“Just before I got into the plane, the officer in charge of the maintenance crew came over to me with a white hachimaki, a cloth headband. I could just make out his smile in the dim light.
“‘It’s a gift from the maintenance crews,’ he said. ‘We want you to take it to Pearl Harbor.’
“I shook his hand and tucked the band into my flying cap.
“The engines warming up were a full-throated chorus in my ears. Suddenly, a green lamp was swung in a circle at the end of the flight deck. It was the signal for take-off. As it was released, the first plane moved forward. It gained speed. I held my breath wondering if the pilot’s timing would be right [against the pitching deck]. Then I breathed easier as it was airborne.
“Another followed … and another … and another … out into the darkness.
“Fifteen minutes later, 183 fighter-bombers and torpedo planes had taken off from the flight deck of six aircraft carriers. This was the first wave of the total of 359 planes, which I led into Pearl Harbor. We were 230 miles due north of Oahu Island and Pearl Harbor.
“This was the culmination of my every waking thought since the day, September 24, 1941, when Commander Genda had taken me aside at Kagoshima on the southern tip of Kyushu and said, ‘Don’t be alarmed, Fuchida, but we want you to lead our air force in the event we attack Pearl Harbor!’
“… And now December 7 was here, and our air armada was airborne. We flew through heavy clouds for forty-five minutes. Then I turned on the radio-direction finder and picked up a Honolulu radio station. As I listened to a program of light music, I adjusted the antenna and found we were five degrees off course. I corrected this. As I continued to listen, I heard the announcer give the weather report.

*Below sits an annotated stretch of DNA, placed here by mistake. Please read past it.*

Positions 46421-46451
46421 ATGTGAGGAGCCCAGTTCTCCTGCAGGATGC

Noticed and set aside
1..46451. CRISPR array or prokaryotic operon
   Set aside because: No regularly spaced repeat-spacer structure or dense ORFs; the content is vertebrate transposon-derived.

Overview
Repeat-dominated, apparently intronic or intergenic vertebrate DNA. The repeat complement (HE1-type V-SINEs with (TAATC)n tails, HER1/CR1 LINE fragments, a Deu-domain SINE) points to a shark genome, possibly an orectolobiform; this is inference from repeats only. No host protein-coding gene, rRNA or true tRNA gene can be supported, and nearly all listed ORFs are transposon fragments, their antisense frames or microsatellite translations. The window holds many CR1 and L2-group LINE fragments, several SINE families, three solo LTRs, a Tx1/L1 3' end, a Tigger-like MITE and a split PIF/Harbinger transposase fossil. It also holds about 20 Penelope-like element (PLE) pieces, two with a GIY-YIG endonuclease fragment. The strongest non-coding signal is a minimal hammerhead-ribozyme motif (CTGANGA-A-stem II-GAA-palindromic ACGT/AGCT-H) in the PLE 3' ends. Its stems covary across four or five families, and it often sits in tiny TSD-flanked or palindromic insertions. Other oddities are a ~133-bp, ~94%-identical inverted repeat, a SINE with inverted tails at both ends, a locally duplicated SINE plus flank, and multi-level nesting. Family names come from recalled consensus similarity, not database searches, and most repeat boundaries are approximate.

“‘Averaging partly cloudy, with clouds mostly in the mountains. Cloud base at 3500 feet. Visibility good. Wind north at ten knots an hour.’
“We could not have asked for better weather!”
– From Pearl Harbor To Calvary, by Mitsuo Fuchida, 1959
Addendum (from Wikipedia):
“After the war, Captain Mitsuo Fuchida, who led the air attack on Pearl Harbor, was called on to testify at the trials of some of the Japanese military for Japanese war crimes, infuriated because he believed the trials were little more than ‘victors’ justice’. In the spring of 1947, convinced that the U.S. had treated the Japanese the same way and determined to bring that evidence to the next trial, Fuchida went to Uraga Harbor near Yokosuka to meet a group of returning Japanese prisoners of war.
“Fuchida was surprised to find his former flight engineer, Kazuo Kanegasaki, whom all had believed had died in the Battle of Midway. When questioned, Kanegasaki told Fuchida that they were not tortured or abused, much to Fuchida’s surprise, and then went on to tell him of a young lady, Peggy Covell, who served them with the deepest love and respect, but whose parents, missionaries, had been beheaded by Japanese soldiers on the island of Panay in the Philippines.
“For Fuchida, this was inexplicable, as in the Bushido code revenge was not only permitted, it was ‘a responsibility’ for an offended party to carry out revenge to restore honor. The murderer of one’s parents would be a sworn enemy for life. He became almost obsessed trying to understand why anyone would treat their enemies with love and forgiveness.
“Captain Fuchida’s life was changed by Peggy Covell’s story and he converted to Christianity and devoted his life to the teachings of forgiveness and peace.”